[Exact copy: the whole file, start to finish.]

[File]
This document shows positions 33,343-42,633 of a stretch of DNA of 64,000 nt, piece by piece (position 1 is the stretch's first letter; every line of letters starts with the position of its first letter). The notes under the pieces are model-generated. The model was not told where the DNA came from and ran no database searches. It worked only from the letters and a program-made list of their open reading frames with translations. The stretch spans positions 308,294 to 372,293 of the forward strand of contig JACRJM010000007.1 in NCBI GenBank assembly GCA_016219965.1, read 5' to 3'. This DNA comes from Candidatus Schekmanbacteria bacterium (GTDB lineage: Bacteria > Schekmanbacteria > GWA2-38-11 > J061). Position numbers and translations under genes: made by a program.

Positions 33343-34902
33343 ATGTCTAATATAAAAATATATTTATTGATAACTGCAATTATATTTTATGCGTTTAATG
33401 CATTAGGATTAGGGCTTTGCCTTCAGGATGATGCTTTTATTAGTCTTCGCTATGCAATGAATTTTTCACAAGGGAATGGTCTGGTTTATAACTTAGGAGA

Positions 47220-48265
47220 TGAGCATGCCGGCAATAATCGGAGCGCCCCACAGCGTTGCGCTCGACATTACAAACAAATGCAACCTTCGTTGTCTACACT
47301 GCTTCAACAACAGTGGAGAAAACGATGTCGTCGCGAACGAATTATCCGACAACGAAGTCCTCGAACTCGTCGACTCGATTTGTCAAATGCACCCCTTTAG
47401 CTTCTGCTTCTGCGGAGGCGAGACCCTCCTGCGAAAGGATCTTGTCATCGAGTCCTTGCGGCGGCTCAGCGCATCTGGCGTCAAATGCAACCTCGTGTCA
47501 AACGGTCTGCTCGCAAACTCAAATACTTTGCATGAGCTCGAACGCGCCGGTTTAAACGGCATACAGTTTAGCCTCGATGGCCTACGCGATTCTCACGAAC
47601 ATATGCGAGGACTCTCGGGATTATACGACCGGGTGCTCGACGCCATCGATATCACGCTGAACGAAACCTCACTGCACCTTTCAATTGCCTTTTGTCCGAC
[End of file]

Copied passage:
This document shows positions 33,343-42,633 of a stretch of DNA of 64,000 nt, piece by piece (position 1 is the stretch's first letter; every line of letters starts with the position of its first letter). The notes under the pieces are model-generated. The model was not told where the DNA came from and ran no database searches. It worked only from the letters and a program-made list of their open reading frames with translations. The stretch spans positions 308,294 to 372,293 of the forward strand of contig JACRJM010000007.1 in NCBI GenBank assembly GCA_016219965.1, read 5' to 3'. This DNA comes from Candidatus Schekmanbacteria bacterium (GTDB lineage: Bacteria > Schekmanbacteria > GWA2-38-11 > J061). Position numbers and translations under genes: made by a program.

Positions 33343-34902
33343 ATGTCTAATATAAAAATATATTTATTGATAACTGCAATTATATTTTATGCGTTTAATG
33401 CATTAGGATTAGGGCTTTGCCTTCAGGATGATGCTTTTATTAGTCTTCGCTATGCAATGAATTTTTCACAAGGGAATGGTCTGGTTTATAACTTAGGAGA

Positions 47220-48265
47220 TGAGCATGCCGGCAATAATCGGAGCGCCCCACAGCGTTGCGCTCGACATTACAAACAAATGCAACCTTCGTTGTCTACACT
47301 GCTTCAACAACAGTGGAGAAAACGATGTCGTCGCGAACGAATTATCCGACAACGAAGTCCTCGAACTCGTCGACTCGATTTGTCAAATGCACCCCTTTAG
47401 CTTCTGCTTCTGCGGAGGCGAGACCCTCCTGCGAAAGGATCTTGTCATCGAGTCCTTGCGGCGGCTCAGCGCATCTGGCGTCAAATGCAACCTCGTGTCA
47501 AACGGTCTGCTCGCAAACTCAAATACTTTGCATGAGCTCGAACGCGCCGGTTTAAACGGCATACAGTTTAGCCTCGATGGCCTACGCGATTCTCACGAAC
47601 ATATGCGAGGACTCTCGGGATTATACGACCGGGTGCTCGACGCCATCGATATCACGCTGAACGAAACCTCACTGCACCTTTCAATTGCCTTTTGTCCGAC